palm trees on a beach with the sea in the background

The theme for Cook Islands Language Week 2020 is Kia pūāvai tō tātou reo Māori Kūki ‘Āirani i Aotearoa, That the Cook Islands Māori language may blossom throughout New Zealand. Kaitiaki Taonga Collection Manager Humanities Grace Hutton looks at some of the history of the names and languages of the different islands that make up the Cook Islands archipelago.  Read more

Close up of a woman, showing her dress and a belt made of coconut, shell, and palm frond

Rose Namoori-Sinclair is from Tabiteuea Island in Kiribati. She is currently working as UN Coordination Specialist – Kiribati. Her extensive research background, as part of a PhD research with the Pacific Studies Programme within Va‘aomanū Pasifika at Victoria University of Wellington, has focused on the health and wellbeing issues of Pacific women. We asked Rose some questions about the significance of te taetae ni Kiribati (Kiribati language) in Aotearoa New Zealand.Read more

Red pandanus seed pods joined together and shown in two rows on a white background

So’o se gagana lava e iai ona suiga. O nei suiga e afua mai la tā fa’aaogāina ‘o le gagana. ‘O la tā fa’aaogāina fo’i o le gagana, e afua mai i lo tā fa’asinomaga. Mo le Vaiaso o le Gagana Samoa 2020, ua matou vala’auliaina ai le Susūga ia Le’ausālilō Lupematasila Fata ‘Au’afa Dr. Sadat Muaiava e fa’asoa i lana su’esu’ega sa fai mo lana fa’ailoga ‘o le Foma’i ‘o le Tōfā Manino, lea sa ia sa’ili’ili ai ‘i suiga ‘o le gagana Samoa mai le tausaga e 1906 seia o’o i le tausaga e 2014. ‘O Le’ausālilō ‘olo’o faiāoga nei i le Mataupu Tau Samoa i le Iunivesite o Vitoria, Uelegitone, i Niu Sila. Read more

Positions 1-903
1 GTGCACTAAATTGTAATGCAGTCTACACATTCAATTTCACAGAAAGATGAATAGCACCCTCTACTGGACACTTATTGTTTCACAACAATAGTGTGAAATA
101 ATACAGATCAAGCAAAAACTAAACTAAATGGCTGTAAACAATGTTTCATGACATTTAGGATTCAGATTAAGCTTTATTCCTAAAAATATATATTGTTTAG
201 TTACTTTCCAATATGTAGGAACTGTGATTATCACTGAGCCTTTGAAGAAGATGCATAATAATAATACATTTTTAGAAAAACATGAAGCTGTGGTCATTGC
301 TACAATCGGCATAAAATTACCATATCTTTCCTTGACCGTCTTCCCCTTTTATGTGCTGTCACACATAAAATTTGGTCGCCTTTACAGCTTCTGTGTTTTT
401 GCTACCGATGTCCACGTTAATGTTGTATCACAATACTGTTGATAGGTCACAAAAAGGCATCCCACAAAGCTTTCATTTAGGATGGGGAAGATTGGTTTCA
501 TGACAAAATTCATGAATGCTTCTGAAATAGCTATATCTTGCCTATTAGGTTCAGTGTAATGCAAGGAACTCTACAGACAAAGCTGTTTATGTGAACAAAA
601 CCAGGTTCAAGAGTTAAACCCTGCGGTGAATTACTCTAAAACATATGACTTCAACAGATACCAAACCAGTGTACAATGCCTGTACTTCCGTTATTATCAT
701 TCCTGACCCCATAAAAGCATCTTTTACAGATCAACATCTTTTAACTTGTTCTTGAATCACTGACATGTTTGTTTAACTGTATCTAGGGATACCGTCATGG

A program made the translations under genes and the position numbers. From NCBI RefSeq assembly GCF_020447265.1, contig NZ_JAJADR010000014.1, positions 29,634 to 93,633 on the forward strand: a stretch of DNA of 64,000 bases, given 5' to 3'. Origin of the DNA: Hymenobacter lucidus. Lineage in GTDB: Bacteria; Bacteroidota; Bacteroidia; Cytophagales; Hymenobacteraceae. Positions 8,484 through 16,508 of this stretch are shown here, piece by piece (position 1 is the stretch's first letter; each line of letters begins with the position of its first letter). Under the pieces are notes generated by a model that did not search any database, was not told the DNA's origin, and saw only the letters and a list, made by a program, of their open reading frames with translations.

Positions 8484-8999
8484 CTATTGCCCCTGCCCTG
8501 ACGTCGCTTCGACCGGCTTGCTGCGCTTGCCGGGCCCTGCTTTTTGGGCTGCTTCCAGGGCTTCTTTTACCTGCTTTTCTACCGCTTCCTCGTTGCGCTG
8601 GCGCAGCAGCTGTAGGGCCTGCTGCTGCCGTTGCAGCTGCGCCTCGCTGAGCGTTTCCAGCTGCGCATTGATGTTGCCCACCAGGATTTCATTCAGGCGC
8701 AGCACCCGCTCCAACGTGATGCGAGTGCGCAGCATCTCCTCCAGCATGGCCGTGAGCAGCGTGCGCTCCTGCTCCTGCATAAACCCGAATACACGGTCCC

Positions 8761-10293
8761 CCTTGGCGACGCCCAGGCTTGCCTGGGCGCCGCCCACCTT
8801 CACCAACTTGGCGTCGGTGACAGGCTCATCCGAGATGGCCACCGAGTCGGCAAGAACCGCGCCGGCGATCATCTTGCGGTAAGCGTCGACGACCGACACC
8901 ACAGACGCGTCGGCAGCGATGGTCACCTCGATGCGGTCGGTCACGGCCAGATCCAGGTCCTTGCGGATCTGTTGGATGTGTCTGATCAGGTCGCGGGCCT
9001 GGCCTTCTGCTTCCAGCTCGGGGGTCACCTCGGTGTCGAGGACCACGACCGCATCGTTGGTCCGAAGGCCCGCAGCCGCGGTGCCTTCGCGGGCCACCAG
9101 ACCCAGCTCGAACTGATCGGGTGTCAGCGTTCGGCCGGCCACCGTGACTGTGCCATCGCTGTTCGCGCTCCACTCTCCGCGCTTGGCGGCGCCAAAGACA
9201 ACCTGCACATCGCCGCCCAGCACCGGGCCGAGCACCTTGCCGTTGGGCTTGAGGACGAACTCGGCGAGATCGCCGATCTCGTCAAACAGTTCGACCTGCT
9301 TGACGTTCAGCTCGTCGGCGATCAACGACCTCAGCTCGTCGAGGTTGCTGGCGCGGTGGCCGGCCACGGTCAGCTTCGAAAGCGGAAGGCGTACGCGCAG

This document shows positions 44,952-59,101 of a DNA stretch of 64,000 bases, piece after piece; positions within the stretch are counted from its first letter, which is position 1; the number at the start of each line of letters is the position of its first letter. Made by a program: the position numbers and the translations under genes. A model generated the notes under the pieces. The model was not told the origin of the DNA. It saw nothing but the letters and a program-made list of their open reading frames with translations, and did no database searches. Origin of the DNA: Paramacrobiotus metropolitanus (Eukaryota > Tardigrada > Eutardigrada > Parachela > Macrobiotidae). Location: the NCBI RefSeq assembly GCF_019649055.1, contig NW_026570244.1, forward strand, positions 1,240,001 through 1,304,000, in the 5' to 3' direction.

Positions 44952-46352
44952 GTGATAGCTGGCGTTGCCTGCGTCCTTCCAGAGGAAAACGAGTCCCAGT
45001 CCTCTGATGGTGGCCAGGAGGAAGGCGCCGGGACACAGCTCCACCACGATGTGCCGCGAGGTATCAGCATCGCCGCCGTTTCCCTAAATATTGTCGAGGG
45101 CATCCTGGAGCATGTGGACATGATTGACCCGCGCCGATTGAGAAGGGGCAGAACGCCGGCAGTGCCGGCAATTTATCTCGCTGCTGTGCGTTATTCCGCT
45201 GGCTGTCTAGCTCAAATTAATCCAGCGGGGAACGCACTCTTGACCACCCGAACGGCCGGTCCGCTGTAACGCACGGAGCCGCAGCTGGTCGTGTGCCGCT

Red pandanus seed pods joined together and shown in two rows on a white background

Language changes over time, and the way we speak is influenced by who and where we are and how we are putting language to use. For Sāmoan Language week 2020, we have invited Le’ausālilō Lupematasila Fata ‘Au’afa Dr Sadat Muaiava to share some insights from his doctoral research on Sāmoan language change from 1906–2014. Le’ausālilō, is a lecturer in the Sāmoan Studies programme at Victoria University of Wellington, New Zealand.Read more

Sepia image of 15 people sitting on flax mats under trees

Ka whakanuia tētahi o ngā reo onge rawa o te ao e te Wiki o te Reo Rotuman. Mā Jacki Leota-Mua, arā, ko te Mātanga Hōtaka Iwi Whānui, rātou ko ngā mema o te hapori o Rotuman tātou e kawe atu i te haumarutanga o ngā poihau rāhui ki Rotuma, e 500 manomita ki te raki o Whītī, ki te rapu kōrero anō mō ngā hui whakanui kava a tēnei motu.Read more

Sepia image of 15 people sitting on flax mats under trees

Kav fak gagaj fak Rotuma

‘Amnäk ne gasav ne fäeag Rotuạm ta, la a‘pumuạ‘ạkia fäegat ne hele‘uen la peak pạu ‘e laloag ne rän te‘. Jacki Leota-Mua ne garue ‘e Te Papa ma kạutạunạ‘iạg Rotuạm ne Niusirạgi (NZRF group), hö‘ạkia ‘os a‘häe se ‘os ‘ạtmot ta Rotuma, ne fu sousou ‘e Fiti la hạila‘oag ma mäel tarạu fol ma saghul (500kms). ‘Oris ‘amnạki la sạkiroa rere ne foh kav fak Rotuma. Read more

Sepia image of 15 people sitting on flax mats under trees

Rotuman Language Week celebrates one of the rarest languages in the world. Public Programmes Specialist Jacki Leota-Mua and members of the Rotuman community transport us from the safety of our rāhui bubbles to Rotuma, 500 kilometres north of Fiji, to discover more about the island’s kava ceremonies.Read more

Teenagers laughing on a boat. Palmtrees and the sea can be seen in the background

In November 2017 media producer Kate Whitley joined a Te Papa expedition to Tokelau. Reflecting on her journey, Kate explores the photos of Glenn Jowitt in our collection and talks with Paula Faiva about growing up in Tokelau and the importance of the inati (equal portions) system that underpins island life.Read more